All-or-Nothing Thinking in Addiction
Learning to embrace gray area thoughts
Posted Jun 25, 2019
Cognitive behavioral therapy or CBT is highly successful in addiction recovery. Developed by Dr. Aaron Beck, it allows people to see the link between how they think, how they feel and how they behave. In addition, this link is not only part of the reason for the addiction, but it is the way to effectively and positively shift the mindset to leading a healthier, sober and clean life.
Most of my clients have some cognitive distortions or thinking errors around themselves and their addiction. One of the most common is a thinking pattern that is called all-or-nothing thinking. It is also sometimes called black-and-white thinking. as there are only two options possible for the thinker, never anything in the middle.
There is also a reinforcing element to this type of thinking. In some ways, it is easier to see life as all one way or all the other, as it limits the need to consider options. For those struggling with addiction, choosing A or B and not having to think about all the rest of the alphabet is much less complicated
Addiction and All-or-Nothing Thinking
The most common sign I see in someone with all or nothing thinking is their choice of language. The most frequent phrases these individuals use in their discussions with me, as well as in their daily interactions with others, are:
· I have never been successful.
· I cannot get clean.
· Everyone is against me.
· No one wants me to succeed.
· I can't make changes.
· I will never be as good as people want me to be.
These are also people who tend to read negatives into every situation, often drawing on the all-or-nothing thinking pattern in ways that are not at all connected to the situation.
For instance, a person with all-or-nothing thinking sees negativity as the only possible outcome in any situation. Let's say Maria texts her friend to go for a coffee. Maria sends the text, and there is no immediate answer. In just a few minutes she starts to have a mental dialogue that includes thoughts of how no one wants to go for coffee with her, no one wants her friendship, and no one cares about helping her in her recovery.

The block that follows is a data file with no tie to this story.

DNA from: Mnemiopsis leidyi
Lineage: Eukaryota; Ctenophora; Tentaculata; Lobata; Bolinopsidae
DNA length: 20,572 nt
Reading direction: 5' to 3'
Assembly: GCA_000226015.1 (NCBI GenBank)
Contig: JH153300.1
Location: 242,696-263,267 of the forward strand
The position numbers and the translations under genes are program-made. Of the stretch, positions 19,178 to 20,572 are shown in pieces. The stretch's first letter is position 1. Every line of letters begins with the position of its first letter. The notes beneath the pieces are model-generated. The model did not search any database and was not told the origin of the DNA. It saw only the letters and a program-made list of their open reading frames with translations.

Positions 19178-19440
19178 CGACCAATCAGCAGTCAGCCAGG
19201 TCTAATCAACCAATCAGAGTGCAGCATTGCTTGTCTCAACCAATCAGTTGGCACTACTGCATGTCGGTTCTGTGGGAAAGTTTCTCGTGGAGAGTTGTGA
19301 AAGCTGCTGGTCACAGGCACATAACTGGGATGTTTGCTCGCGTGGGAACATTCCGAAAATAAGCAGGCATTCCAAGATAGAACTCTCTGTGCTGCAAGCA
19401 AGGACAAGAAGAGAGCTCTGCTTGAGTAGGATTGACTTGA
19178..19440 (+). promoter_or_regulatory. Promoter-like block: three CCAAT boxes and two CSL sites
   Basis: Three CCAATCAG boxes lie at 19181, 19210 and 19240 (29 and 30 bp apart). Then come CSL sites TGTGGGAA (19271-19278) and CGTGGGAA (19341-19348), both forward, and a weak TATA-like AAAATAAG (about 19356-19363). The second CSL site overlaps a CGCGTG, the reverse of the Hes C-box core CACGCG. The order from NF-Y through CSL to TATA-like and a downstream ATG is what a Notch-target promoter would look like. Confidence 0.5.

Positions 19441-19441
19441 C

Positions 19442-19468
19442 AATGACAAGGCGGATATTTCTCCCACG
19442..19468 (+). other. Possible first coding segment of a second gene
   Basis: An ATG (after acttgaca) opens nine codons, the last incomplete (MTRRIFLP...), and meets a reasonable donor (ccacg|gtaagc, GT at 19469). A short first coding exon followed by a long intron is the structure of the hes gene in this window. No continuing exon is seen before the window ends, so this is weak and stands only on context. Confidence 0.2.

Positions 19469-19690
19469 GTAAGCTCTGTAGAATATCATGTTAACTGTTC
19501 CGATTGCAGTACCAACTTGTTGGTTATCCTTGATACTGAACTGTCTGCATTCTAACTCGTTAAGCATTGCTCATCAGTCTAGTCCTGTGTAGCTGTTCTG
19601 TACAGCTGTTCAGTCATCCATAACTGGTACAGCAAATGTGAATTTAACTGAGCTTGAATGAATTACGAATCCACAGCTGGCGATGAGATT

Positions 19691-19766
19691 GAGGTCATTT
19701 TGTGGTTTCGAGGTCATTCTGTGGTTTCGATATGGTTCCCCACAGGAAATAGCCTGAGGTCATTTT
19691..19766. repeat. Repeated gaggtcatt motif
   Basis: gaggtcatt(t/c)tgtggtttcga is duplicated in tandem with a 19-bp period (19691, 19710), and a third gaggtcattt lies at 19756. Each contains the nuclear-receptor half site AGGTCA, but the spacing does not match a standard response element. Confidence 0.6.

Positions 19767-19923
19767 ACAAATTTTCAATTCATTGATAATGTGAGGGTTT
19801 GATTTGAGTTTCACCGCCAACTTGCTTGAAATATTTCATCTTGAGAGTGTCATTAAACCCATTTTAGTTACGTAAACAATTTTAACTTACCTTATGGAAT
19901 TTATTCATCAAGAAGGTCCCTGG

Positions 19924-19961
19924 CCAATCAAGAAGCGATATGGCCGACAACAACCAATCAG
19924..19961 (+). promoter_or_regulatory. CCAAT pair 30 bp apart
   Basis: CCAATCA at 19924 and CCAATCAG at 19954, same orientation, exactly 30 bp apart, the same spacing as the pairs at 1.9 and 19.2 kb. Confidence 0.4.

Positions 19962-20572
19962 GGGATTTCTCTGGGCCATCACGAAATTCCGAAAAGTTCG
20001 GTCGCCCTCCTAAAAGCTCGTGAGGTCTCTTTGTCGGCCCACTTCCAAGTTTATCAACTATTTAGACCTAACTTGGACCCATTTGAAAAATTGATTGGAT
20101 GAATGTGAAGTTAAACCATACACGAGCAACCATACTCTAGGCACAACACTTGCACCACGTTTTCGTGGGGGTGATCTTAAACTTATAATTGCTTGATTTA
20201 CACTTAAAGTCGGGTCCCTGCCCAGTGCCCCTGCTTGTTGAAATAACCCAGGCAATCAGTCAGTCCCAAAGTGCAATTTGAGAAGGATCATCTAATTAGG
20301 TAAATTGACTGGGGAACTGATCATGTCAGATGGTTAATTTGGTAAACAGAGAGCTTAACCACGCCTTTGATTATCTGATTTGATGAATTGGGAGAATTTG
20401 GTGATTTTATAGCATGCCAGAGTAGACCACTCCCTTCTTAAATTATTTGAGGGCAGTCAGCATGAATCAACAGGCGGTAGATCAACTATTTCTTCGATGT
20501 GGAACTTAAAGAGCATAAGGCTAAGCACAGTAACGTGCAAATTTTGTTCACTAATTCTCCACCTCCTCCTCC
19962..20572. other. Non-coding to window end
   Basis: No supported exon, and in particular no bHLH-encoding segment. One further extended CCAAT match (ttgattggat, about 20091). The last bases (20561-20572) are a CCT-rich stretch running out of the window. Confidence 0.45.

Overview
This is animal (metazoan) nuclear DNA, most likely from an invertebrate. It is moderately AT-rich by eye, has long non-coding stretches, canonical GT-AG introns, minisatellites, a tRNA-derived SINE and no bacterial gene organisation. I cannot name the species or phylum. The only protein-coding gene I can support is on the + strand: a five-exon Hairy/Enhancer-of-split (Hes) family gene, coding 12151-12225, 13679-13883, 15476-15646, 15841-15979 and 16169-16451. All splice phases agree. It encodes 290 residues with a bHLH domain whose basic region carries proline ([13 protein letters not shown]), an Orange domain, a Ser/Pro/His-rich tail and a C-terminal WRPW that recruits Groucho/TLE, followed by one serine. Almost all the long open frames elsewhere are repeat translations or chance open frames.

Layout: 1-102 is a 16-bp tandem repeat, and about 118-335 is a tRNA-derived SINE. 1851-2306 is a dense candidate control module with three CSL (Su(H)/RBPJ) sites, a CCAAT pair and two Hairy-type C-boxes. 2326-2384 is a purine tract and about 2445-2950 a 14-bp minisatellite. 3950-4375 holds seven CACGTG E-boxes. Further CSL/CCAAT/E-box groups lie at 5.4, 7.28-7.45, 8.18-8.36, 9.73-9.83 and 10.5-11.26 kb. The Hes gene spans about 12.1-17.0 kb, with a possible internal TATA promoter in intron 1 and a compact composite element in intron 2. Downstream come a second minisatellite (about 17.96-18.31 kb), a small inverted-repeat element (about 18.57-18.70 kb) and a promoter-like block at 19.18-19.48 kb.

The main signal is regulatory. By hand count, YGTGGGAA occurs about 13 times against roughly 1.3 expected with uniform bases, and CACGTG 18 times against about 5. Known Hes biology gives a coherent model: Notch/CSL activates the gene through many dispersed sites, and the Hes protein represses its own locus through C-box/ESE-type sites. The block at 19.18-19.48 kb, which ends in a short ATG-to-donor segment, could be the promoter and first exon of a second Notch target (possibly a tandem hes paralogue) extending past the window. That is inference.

Maria does not consider that the text may have just been overlooked, that Maria may be in a meeting and cannot answer the text, or that perhaps Maria doesn’t have her phone with her.
Overcoming All-or-Nothing Thinking
Identify never, always, cannot and all absolute statements – listen to your thoughts and identify when you are using the all-or-nothing words. When you hear these words in your thoughts, ask yourself if this is really true or is this all-or-nothing thinking.
Be creative – once you that establish you are engaging in all-or-nothing thinking, try to come up with at least two gray-area statements. These cannot include the all-or-nothing words and have to provide an alternative consideration.
It is also important to practice this type of thinking. I do it with one-on-one clients and group activities, but you can also do it with family members and friends who can provide positive solutions and support.